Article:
It’s always good to have a torch on hand for emergencies. Unfortunately, sometimes these torches can be forgotten, and wind up with dead batteries when you need them most. For those cases, this build from [techrallyofficial] is just the ticket.
Instead of a battery, the torch relies on a 1.5 farad supercapacitor to store energy. The body of the torch is constructed out of PVC pipe and fittings, and packs strong neodymium magnets inside. A coil of wire wrapped is formed around an old solder spool, which, when shaken past the magnets, generates a current. This is rectified with a series of diodes and charges the supercapacitor, powering the light.
It’s a classic design that is available commercially, but it’s one easily replicated in the home shop, too. It would make a great educational project, particularly as students would be left with a useful device to take home at the end of the lesson. We’ve seen others resurrect commercial builds with upgrades, too. Video after the break.
This tip comes our way courtesy of [Elad Orbach], who’s been experimenting with a device that uses a servo to turn the function dial on a multimeter. It’s something you can put together in a few minutes with leftovers from the parts bin, and as you can see in the video after the break, the basic concept seems to be sound enough.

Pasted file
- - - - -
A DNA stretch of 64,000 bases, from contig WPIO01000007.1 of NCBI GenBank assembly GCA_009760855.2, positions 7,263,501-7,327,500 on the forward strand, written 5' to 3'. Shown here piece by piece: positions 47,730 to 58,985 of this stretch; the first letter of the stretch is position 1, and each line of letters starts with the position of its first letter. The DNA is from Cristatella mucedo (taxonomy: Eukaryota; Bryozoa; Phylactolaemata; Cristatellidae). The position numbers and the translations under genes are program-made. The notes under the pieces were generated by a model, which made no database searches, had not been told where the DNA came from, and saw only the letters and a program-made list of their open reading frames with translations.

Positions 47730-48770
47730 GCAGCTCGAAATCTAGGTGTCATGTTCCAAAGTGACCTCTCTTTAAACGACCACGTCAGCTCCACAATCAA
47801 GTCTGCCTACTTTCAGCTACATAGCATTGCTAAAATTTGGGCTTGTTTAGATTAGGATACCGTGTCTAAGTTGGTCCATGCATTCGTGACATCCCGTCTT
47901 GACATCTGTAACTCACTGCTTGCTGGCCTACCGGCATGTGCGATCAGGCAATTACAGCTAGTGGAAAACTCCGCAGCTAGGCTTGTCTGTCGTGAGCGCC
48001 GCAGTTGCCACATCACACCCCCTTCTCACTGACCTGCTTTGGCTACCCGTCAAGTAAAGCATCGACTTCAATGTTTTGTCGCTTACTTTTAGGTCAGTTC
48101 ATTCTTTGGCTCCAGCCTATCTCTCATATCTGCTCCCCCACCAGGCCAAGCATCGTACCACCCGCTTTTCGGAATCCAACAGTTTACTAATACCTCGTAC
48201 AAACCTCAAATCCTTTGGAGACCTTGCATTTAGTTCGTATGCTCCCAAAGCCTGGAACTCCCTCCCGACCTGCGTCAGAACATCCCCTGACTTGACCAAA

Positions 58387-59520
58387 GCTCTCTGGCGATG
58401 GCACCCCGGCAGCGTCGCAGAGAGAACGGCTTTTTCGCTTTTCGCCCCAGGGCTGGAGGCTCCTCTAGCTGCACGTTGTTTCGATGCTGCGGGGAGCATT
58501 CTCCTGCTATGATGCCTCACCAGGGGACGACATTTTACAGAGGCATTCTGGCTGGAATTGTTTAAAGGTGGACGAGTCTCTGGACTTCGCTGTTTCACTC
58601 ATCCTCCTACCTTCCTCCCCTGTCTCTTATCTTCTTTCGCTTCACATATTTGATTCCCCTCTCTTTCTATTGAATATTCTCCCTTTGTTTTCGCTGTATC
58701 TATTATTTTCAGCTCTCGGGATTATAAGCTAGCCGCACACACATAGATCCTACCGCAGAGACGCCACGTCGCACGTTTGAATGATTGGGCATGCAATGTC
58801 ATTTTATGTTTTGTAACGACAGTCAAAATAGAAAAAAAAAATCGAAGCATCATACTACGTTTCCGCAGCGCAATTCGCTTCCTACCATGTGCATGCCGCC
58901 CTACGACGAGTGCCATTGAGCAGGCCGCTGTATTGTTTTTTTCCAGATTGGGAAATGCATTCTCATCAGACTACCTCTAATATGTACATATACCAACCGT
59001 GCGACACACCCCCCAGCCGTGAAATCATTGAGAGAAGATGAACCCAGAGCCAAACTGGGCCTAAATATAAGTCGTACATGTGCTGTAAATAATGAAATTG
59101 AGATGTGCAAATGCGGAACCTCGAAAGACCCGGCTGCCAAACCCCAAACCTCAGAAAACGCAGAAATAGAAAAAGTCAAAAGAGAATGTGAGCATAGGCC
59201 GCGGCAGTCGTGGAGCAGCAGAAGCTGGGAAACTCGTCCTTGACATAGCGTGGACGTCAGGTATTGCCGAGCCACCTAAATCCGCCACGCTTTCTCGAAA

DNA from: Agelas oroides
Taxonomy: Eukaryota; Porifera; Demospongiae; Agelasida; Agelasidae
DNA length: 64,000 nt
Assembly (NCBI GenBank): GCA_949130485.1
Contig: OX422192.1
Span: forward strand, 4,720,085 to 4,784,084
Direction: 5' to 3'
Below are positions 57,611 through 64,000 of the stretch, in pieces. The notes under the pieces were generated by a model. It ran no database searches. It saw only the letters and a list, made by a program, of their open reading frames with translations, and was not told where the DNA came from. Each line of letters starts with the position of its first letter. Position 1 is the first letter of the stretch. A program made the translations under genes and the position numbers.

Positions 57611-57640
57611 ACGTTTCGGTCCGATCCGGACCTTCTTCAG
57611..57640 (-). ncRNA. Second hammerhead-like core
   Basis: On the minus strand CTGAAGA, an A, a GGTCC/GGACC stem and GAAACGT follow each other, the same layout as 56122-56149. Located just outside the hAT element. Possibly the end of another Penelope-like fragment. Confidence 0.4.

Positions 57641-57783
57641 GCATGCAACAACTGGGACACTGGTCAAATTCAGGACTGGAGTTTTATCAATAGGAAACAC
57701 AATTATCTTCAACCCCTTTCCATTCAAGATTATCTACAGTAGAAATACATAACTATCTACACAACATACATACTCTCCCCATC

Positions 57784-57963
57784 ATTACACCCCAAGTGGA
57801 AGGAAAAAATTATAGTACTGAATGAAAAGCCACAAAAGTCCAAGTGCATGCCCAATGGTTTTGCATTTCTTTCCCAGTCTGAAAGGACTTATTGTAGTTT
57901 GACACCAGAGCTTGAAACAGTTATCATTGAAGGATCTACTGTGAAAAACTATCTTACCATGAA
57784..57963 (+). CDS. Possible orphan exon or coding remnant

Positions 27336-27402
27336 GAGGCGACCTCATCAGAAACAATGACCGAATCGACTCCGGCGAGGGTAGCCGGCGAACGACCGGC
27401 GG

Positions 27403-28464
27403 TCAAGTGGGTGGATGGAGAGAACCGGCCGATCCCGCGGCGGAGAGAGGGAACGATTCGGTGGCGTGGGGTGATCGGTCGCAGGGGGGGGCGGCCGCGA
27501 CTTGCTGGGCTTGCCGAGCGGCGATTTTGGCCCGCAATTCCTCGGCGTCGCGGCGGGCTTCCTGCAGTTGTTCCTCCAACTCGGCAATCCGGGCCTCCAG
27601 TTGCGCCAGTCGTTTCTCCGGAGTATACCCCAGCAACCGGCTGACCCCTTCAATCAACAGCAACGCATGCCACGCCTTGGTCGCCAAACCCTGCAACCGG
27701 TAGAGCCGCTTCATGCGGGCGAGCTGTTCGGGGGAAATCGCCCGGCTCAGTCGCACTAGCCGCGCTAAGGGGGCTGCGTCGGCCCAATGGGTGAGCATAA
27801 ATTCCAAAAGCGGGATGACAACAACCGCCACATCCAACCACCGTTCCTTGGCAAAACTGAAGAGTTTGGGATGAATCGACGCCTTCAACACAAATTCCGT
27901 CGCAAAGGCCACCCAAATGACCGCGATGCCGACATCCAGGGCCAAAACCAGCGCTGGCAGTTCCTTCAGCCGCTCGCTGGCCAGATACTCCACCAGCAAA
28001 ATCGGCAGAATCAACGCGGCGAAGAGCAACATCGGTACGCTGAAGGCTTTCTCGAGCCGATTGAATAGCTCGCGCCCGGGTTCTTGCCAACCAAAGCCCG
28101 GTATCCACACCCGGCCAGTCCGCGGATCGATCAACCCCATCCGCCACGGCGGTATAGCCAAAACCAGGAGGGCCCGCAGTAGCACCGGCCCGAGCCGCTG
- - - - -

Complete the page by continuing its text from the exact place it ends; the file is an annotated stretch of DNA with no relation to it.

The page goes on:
As to finding a practical reason for spinning the switch on your meter with a servo, that’s left largely as an exercise for the reader. [Elad] hints at the possibility of using such a setup to help automate repetitive testing, which we could see being useful especially in combination with a foot pedal that allows you to switch modes without having to put the probes down. The same basic idea could also be helpful as an assistive device for those who have difficulty grasping or limited dexterity.
Whether top of the line or bottom of the barrel, the multimeter is easily the hardware hacker’s most frequently used tool (beyond the screwdriver, perhaps). We’ve seen plenty of projects that try to graft additional features onto this common gadgets, though automation isn’t usually among them.
It’s a simple fact that, in this universe at least, energy is always conserved. For the typical electronic system, this means that the energy put into the system must eventually leave the system. Typically, much of this energy will leave a system as heat, and managing this properly is key to building devices that don’t melt under load. It can be a daunting subject for the uninitiated, but never fear — Adam Zeloof delivered a talk at Supercon 2019 that’s a perfect crash course for beginners in thermodynamics.
Adam’s talk begins by driving home that central rule, that energy in equals energy out. It’s good to keep in the back of one’s mind at all times when designing circuits to avoid nasty, burning surprises. But it’s only the first lesson in a series of many, which serve to give the budding engineer an intuitive understanding of the principles of heat transfer. The aim of the talk is to avoid getting deep into the heavy underlying math, and instead provide simple tools for doing quick, useful approximations.
Working on projects is fun. Documenting them is often not so much. However, if you want anyone to duplicate your work — or even just want to remember what you were doing a few years ago when something needs upgrading or repairing.